Morsi receives praise from Obama, US commentators
Secretary of State Hillary Clinton has just completed one of her most active rounds of shuttle diplomacy as the nation's top diplomat. The former first lady insists she is ready to step away from 20 years of high-profile politics by resigning her post early next year.
Copyright Deutsche Presse-Agentur, 2012
But since Tuesday, she has been on a mission that could become a major part of her legacy. Just as she appeared to be enjoying a trip to Asia alongside US President Barack Obama on Air Force One, the president cast her into the morass of the Middle East. The decision to deploy Clinton was made after Israel amassed ground troops along its border with Gaza and Hamas continued to rain down rockets on Israel, including Tel Aviv (although about 85 percent were deflected by a high-tech US-funded interception system called Iron Dome.)
When Wednesday's cease-fire was announced in Cairo less than 20 hours after Clinton arrived in the region, she looked confident, dressed in a green suit - the same colour as in the Hamas flag - standing alongside Egyptian Foreign Minister Mohamed Kamel Amr.
She praised Egypt for its work in brokering the cease-fire, adding that she looked forward to working with Amr and Egyptian President Mohammed Morsi on the next steps toward "a comprehensive peace for all the people of the region."
Her dash through the region began with a meeting with Israel Prime Minister Benjamin Netanyahu late Tuesday. Early Wednesday, she met with Palestinian President Mahmoud Abbas in Ramallah followed by talks in Cairo and another meeting with Israeli Prime Minister Benjamin Netanyahu. Obama has worked the telephones on a daily basis since the day violence escalated, talking sometimes several times a day with Netanyahu and Morsi. He insisted that Egypt had to play a key role in de-escalating the conflict, and Morsi has received praise not only from Obama but also from US commentators for his role.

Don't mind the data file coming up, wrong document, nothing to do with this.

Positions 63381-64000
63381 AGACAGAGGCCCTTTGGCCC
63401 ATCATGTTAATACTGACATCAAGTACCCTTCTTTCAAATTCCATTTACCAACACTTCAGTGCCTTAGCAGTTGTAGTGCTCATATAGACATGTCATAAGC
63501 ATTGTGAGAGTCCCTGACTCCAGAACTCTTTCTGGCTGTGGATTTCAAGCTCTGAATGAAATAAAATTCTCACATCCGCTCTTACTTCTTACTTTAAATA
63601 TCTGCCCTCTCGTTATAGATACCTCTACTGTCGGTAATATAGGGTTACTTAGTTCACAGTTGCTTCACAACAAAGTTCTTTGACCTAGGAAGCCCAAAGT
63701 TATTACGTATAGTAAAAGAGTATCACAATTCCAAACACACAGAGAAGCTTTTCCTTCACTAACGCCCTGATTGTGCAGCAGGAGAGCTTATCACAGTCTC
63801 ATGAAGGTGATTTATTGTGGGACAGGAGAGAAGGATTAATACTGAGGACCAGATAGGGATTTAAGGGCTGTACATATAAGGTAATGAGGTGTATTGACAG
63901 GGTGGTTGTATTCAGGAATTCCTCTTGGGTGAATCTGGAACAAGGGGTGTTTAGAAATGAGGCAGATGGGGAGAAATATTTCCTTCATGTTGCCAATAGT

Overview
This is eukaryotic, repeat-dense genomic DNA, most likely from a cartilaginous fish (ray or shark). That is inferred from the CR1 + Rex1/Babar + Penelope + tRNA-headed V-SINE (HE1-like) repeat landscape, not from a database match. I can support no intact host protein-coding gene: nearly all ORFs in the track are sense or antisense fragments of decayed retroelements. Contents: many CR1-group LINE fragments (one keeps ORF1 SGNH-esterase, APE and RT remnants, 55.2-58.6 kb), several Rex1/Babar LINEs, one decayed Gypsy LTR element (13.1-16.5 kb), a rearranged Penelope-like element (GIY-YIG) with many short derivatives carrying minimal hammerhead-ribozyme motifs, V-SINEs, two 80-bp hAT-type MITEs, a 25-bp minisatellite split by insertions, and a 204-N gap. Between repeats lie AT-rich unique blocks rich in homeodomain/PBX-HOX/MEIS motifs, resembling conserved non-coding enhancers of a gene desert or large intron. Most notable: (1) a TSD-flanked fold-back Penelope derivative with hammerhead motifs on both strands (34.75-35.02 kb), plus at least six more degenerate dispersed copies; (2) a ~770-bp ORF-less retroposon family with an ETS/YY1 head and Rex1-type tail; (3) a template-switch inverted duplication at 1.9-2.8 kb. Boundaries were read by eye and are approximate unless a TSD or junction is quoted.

"Morsi has largely operated as the leader of Egypt, rather than the leader of the Muslim Brotherhood," Elliott Abrams, top Mideast adviser to president George W Bush, was quoted as saying in The Wall Street Journal. "That has been a positive." Obama's decision to send Clinton was not without risk. Whether it will result in significant change is unknown, but it appears to signal a shift to a more activist role by the Obama administration. It contrasts starkly with Obama's "lead from behind" approach in the Nato air campaign that toppled the Libyan dictatorship of Moamer Gaddafi.
As tensions eased after the cease-fire took affect, Clinton looked toward the goal of reaching a durable peace in the volatile region, and the relationship she is building with Morsi could be the key. "Egypt's new government is assuming the responsibility and leadership that has long made this country a cornerstone of regional stability and peace," she said in Cairo. "There is no substitute for a just and lasting peace."
But as the Gaza conflict underscores, the Arab Spring means today's Egypt is very different from the one with which the US closely worked for more than 30 years. The Clinton mission seems to show that the US now recognises that this fundamental change mandates an equally fundamental reassessment of Cairo-Washington ties. As the world knows even with a cease-fire, the animosity between the Palestinians and Israelis runs deep. There is a level of unease with Morsi that still must be overcome, and some in US Congress have wanted to cut back on aid to Egypt.
But Morsi could now be on the verge of reversing the negative perception in the US that has accompanied his Muslim Brotherhood affiliation. Exactly where the diplomacy will lead is an unknown. Obama is often criticised for his failure to date to visit Israel as president. His reluctance to engage is a "stain on his legacy," said Martin Indyk, former US ambassador to Israel, on broadcaster NBC.
He could redeem himself, however, Indyk said: "The first thing he has to do is decide whether he's going to reinvest in the effort to resolve the Israeli Palestinian conflict." The suggestion has been made that Obama appoint a special envoy - and the name most often mentioned is Clinton. But the Clinton in mind is not the one now active in the Middle East. It is in fact her husband, the former president, who at least one former Mideast diplomat George Mitchell insists is "highly respected in the region."
Senator John McCain was one of the first to suggest Bill Clinton for the role. "We need a person of enormous prestige and influence to have these parties sit down together as an honest broker," McCain said on CBS's "Face the Nation" on Sunday. He joked that Clinton would hate him for floating his name for the difficult task. But if he accepts, he could always rely on his wife for counsel.